Mahara said that a lack of consultation had led to the protests.
“We consider this as a conspiracy against the understandings and could seriously affect the peace process in future,” he said.
The protesters have called for transport, businesses, schools and factories to shut down in Kathmandu, the Nepalese capital.
Early morning traffic in the city was disrupted by strike action. Some protesters tied a rope across a road, burned tyres and set up other roadblocks to stop vehicles.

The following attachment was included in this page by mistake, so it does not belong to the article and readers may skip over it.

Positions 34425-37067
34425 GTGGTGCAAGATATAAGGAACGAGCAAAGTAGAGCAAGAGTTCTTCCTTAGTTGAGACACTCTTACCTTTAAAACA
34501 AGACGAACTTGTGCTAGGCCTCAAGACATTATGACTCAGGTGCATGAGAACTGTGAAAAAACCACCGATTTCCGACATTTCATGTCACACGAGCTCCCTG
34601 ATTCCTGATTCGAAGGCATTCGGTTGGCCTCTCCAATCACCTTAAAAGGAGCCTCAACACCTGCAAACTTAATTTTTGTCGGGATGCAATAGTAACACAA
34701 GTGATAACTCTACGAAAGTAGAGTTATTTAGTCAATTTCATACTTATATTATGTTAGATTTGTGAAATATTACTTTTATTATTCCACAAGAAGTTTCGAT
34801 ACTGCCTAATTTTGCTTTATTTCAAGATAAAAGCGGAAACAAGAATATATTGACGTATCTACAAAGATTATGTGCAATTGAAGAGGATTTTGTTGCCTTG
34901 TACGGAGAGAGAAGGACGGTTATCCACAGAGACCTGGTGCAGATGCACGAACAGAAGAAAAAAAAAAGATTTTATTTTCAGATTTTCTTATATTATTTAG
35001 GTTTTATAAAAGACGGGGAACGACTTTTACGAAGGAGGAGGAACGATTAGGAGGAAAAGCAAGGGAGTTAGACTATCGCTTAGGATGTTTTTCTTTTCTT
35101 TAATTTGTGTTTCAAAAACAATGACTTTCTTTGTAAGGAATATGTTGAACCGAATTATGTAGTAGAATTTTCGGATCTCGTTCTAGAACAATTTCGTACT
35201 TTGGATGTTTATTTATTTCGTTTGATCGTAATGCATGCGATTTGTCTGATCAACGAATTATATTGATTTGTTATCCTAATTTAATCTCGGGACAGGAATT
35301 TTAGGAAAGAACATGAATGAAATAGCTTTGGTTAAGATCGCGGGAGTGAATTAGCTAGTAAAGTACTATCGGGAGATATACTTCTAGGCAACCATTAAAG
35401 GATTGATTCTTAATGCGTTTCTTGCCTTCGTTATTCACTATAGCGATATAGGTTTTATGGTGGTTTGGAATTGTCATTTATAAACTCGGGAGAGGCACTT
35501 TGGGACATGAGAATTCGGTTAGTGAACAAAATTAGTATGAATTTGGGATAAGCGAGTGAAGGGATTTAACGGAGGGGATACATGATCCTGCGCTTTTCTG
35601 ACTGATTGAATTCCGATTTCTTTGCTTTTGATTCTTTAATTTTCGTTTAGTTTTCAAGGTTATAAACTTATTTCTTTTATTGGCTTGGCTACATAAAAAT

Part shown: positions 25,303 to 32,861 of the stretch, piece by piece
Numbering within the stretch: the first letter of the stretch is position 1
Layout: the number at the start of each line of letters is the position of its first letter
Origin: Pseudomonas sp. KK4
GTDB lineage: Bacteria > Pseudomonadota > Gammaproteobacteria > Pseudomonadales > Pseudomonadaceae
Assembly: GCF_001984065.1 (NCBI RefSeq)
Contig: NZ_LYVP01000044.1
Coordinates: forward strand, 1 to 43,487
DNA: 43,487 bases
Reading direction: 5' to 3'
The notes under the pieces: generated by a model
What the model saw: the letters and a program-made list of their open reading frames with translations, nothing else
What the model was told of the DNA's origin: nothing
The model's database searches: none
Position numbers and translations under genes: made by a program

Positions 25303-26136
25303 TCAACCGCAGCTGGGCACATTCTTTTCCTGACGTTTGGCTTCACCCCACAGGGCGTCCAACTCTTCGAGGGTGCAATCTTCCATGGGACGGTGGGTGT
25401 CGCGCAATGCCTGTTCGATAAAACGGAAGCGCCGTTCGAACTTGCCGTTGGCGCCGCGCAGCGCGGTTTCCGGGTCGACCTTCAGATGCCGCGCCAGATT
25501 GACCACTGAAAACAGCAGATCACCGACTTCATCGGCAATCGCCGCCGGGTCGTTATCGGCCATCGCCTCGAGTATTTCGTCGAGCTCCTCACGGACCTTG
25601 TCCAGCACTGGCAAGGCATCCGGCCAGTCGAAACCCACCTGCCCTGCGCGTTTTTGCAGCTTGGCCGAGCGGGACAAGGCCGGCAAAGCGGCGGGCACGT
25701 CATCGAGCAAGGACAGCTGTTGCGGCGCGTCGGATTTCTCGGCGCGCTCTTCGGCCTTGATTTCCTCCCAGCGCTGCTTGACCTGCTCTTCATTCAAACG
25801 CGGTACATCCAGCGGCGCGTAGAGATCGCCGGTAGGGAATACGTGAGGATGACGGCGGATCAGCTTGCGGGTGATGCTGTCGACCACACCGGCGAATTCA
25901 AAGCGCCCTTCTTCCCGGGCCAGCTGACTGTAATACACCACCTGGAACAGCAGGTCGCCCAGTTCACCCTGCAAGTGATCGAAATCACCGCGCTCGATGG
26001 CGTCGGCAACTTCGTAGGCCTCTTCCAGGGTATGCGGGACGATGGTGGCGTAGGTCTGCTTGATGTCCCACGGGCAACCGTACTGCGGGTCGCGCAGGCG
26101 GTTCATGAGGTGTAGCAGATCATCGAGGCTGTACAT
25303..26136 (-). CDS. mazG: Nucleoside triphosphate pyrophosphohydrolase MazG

The Maoists and the government last month signed a peace deal declaring an end to a decade-old anti-monarchy rebellion that has killed more than 13,000 people.
The latest strike action was not expected by the government.
“I am really surprised,” KP Sharma Oli, Nepal’s deputy prime minister and foreign minister, said in reaction to the protest.
The ambassadors had been recalled by the interim administration, which was set up after King Gyanendra ceded power following mass protests in April.
The peace deal was signed after weeks of dispute, mainly concerning the draft of an interim constitution and management of the rebels’ arms.
The roadmap to a final political settlement in Nepal includes elections to a special assembly next year which would write a new constitution and decide the fate of Nepal‘s monarchy.